Photo credit: La Izquierda Diario
This article was originally published in Spanish in La Izquierda Diario on September 4, 2015.
The Mexican president’s nomination was criticized by officials and legislators because Basáñez has never held a diplomatic position. However, the main criticism of Basáñez relates to his ambiguous response to the xenophobic and racist comments made against Mexicans by the Republican presidential candidate Donald Trump, which we have been previously covered . Basáñez kept silent on the issue, stating that Trump is not important enough to deserve a response. Yet it must be noted that his positions have been seen with sympathy by extreme right-wing groups in the US and in other sectors of society that have accepted his view towards Mexican immigrants and undocumented people, forgetting that these people are the ones who guarantee the economic production in the country remain in extremely precarious conditions that border on slavery for a large portion of the workforce.
Only three senators voted against his designation as Ambassador to the US, while 98 senators voted in favor. Basáñez will assume the position left vacant by the former ambassador Eduardo Medina Mora, now a minister of the Supreme Court, who resigned 6 months ago.
The Foreign Relations minister, José Antonio Meade, mentioned that in 2014, bilateral trade between Mexico and the United States amounted to $534 billion: “The US has become Mexico’s main commercial partner, while Mexico is the US’ third largest trade partner. At the same time, there are 11.4 million people who were born in Mexico but currently live in the US, while nearly 1 million people born in the US live in our country.”
Likewise, the Foreign Relations Committee president, Gabriela Cuevas from the National Action Party (PAN) said that “54 million Hispanics in the US have an acquisitive power of $1.5 quintillion and the commercial trade between the US and Mexico amounts to $1 million per minute.”
What is certain is the enormous contribution of Mexican immigrants to the US economy through the taxes they pay in the country, and as we pointed out here , and the fact that they receive lower incomes compared to other foreign workers who do the same job in the US.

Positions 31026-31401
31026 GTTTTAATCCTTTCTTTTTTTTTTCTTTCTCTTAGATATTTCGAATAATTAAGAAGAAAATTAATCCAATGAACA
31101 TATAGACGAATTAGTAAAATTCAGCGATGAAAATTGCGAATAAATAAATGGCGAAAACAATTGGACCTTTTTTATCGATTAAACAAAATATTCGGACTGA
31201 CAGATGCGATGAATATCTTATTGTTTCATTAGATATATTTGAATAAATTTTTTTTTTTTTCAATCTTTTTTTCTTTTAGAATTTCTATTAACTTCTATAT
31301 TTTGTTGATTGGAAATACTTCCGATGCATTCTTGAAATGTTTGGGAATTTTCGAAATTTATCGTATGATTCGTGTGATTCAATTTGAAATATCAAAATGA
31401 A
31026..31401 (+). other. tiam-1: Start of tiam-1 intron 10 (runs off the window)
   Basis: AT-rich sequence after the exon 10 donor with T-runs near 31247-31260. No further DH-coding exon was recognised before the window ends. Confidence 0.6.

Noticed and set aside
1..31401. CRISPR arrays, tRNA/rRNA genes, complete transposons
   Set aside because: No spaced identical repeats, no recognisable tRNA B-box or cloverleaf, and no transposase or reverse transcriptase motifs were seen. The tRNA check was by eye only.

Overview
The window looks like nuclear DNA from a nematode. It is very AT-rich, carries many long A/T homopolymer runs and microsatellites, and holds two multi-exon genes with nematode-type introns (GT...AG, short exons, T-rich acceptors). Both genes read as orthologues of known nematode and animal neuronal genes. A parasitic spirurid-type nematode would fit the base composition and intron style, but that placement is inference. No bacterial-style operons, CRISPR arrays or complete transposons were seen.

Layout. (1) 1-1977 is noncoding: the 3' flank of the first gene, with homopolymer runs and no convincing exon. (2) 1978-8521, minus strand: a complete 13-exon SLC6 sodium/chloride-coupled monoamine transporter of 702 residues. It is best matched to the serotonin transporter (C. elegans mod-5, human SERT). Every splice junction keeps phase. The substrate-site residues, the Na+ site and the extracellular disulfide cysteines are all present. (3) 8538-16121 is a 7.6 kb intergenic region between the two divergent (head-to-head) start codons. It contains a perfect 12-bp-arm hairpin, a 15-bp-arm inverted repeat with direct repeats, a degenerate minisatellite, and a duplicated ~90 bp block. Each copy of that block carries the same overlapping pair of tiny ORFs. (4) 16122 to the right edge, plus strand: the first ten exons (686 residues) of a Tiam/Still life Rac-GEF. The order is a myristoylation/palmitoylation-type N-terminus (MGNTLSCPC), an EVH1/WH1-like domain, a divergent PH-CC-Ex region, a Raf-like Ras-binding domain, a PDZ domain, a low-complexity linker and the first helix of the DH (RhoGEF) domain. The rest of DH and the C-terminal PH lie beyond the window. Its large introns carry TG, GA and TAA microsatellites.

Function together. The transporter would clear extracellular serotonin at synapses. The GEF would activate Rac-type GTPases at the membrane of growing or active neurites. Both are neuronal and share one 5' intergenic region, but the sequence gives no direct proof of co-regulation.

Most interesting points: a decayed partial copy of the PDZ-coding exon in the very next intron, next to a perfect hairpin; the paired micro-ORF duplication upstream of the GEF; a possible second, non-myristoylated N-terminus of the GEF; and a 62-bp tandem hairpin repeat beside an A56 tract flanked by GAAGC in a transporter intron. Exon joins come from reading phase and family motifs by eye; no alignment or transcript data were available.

Who Is Miguel Basáñez Ebergenyi?
Basáñez is an associate professor and acting director of the Cultural Change Institute at the Fletcher School of Tufts University (Massachusetts) and head of special projects for research and teaching at the same institution.
He was president of “Global Quality Research Corp” and WAPOR (World Association for Public Opinion Research) and Fulbright Visiting Professor at the University of Michigan.
He also served as pollster for the President, as State Attorney General of Mexico, and between 1986 and1988 as private secretary to Alfredo Mazo, then-Energy Minister, a relative of President Peña Nieto and member of the political group Atlacomulco.
The silence of Miguel Basáñez after Trump’s statements and his discourse of cooperation with the US government for the “construction of an integrated, dynamic and competitive economy; the development of a secure and efficient border” and “shared responsibility” on the issue of security, show that he is unwilling to confront the US government’s racist policies toward Mexico. The walls and the military will remain, ensuring the precariousness of Mexican labor with the discourse and policies of punishing undocumented immigrants living in US territory.
This is despite the fact that the cheap price of labor is ensured by the migrants’ “illegal” status in the US, making the cost of production more affordable. In this way, corporations in the US can offer cheaper products and produce higher profits.
Peña Nieto’s direct appointment ensures the continuity of Mexico’s policy of subordination to US imperialism, further exploitation of Mexican labor, and the plundering of Mexico’s natural resources. There is nothing new to expect with this change in officials of the regime.
Sources: El País, La Jornada and CNN Mexico.
Translation by Óscar Fernández